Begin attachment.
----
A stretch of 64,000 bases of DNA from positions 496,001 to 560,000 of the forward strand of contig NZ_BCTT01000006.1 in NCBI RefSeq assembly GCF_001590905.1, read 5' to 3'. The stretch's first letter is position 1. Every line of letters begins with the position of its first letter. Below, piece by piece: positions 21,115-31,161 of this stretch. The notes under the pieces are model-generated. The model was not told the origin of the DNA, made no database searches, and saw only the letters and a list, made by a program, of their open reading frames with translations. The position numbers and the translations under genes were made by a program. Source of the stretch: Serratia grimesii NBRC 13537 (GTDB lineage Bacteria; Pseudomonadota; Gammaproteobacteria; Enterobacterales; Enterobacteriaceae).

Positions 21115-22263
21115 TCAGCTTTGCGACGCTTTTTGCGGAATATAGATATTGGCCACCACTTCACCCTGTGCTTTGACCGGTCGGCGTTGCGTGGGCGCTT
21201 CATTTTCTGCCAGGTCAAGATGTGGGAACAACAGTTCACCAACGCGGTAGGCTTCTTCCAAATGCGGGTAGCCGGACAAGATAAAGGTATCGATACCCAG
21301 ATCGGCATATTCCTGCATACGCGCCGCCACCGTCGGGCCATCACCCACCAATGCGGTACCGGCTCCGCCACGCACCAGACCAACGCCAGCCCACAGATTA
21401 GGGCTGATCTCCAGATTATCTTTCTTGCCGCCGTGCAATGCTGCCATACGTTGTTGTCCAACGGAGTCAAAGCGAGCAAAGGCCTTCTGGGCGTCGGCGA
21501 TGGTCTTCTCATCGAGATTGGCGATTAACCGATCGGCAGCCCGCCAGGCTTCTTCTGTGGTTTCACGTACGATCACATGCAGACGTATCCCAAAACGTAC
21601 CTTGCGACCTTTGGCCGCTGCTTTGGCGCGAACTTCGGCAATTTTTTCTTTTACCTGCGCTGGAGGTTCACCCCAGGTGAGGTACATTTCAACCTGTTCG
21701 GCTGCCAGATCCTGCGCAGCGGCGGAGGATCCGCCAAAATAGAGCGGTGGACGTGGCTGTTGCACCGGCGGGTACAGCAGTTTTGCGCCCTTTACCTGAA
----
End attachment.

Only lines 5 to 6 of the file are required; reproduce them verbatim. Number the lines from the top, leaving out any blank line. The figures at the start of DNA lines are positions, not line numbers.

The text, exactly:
21301 ATCGGCATATTCCTGCATACGCGCCGCCACCGTCGGGCCATCACCCACCAATGCGGTACCGGCTCCGCCACGCACCAGACCAACGCCAGCCCACAGATTA
21401 GGGCTGATCTCCAGATTATCTTTCTTGCCGCCGTGCAATGCTGCCATACGTTGTTGTCCAACGGAGTCAAAGCGAGCAAAGGCCTTCTGGGCGTCGGCGA